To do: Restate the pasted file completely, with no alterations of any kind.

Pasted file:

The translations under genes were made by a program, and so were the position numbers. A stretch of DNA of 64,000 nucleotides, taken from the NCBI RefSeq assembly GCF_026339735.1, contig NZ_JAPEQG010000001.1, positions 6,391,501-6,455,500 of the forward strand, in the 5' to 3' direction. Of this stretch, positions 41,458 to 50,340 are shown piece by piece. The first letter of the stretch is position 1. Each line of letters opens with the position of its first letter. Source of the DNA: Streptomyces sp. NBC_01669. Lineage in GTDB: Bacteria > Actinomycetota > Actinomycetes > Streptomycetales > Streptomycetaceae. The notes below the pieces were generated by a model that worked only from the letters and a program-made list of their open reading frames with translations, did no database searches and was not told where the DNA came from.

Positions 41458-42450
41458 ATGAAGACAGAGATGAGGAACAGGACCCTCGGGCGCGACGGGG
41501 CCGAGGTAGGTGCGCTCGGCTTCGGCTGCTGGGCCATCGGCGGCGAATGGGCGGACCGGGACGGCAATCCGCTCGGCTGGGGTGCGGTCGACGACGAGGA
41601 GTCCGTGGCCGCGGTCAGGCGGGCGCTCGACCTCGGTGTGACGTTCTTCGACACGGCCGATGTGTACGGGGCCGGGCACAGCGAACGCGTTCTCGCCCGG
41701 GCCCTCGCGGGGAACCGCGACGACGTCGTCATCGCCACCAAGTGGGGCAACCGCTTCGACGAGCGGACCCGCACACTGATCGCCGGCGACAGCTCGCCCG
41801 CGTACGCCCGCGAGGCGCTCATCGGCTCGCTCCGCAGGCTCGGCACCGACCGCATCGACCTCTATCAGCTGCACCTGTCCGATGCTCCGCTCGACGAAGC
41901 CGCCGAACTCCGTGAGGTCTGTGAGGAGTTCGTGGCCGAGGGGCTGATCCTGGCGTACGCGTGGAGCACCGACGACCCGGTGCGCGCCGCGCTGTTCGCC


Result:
The translations under genes were made by a program, and so were the position numbers. A stretch of DNA of 64,000 nucleotides, taken from the NCBI RefSeq assembly GCF_026339735.1, contig NZ_JAPEQG010000001.1, positions 6,391,501-6,455,500 of the forward strand, in the 5' to 3' direction. Of this stretch, positions 41,458 to 50,340 are shown piece by piece. The first letter of the stretch is position 1. Each line of letters opens with the position of its first letter. Source of the DNA: Streptomyces sp. NBC_01669. Lineage in GTDB: Bacteria > Actinomycetota > Actinomycetes > Streptomycetales > Streptomycetaceae. The notes below the pieces were generated by a model that worked only from the letters and a program-made list of their open reading frames with translations, did no database searches and was not told where the DNA came from.

Positions 41458-42450
41458 ATGAAGACAGAGATGAGGAACAGGACCCTCGGGCGCGACGGGG
41501 CCGAGGTAGGTGCGCTCGGCTTCGGCTGCTGGGCCATCGGCGGCGAATGGGCGGACCGGGACGGCAATCCGCTCGGCTGGGGTGCGGTCGACGACGAGGA
41601 GTCCGTGGCCGCGGTCAGGCGGGCGCTCGACCTCGGTGTGACGTTCTTCGACACGGCCGATGTGTACGGGGCCGGGCACAGCGAACGCGTTCTCGCCCGG
41701 GCCCTCGCGGGGAACCGCGACGACGTCGTCATCGCCACCAAGTGGGGCAACCGCTTCGACGAGCGGACCCGCACACTGATCGCCGGCGACAGCTCGCCCG
41801 CGTACGCCCGCGAGGCGCTCATCGGCTCGCTCCGCAGGCTCGGCACCGACCGCATCGACCTCTATCAGCTGCACCTGTCCGATGCTCCGCTCGACGAAGC
41901 CGCCGAACTCCGTGAGGTCTGTGAGGAGTTCGTGGCCGAGGGGCTGATCCTGGCGTACGCGTGGAGCACCGACGACCCGGTGCGCGCCGCGCTGTTCGCC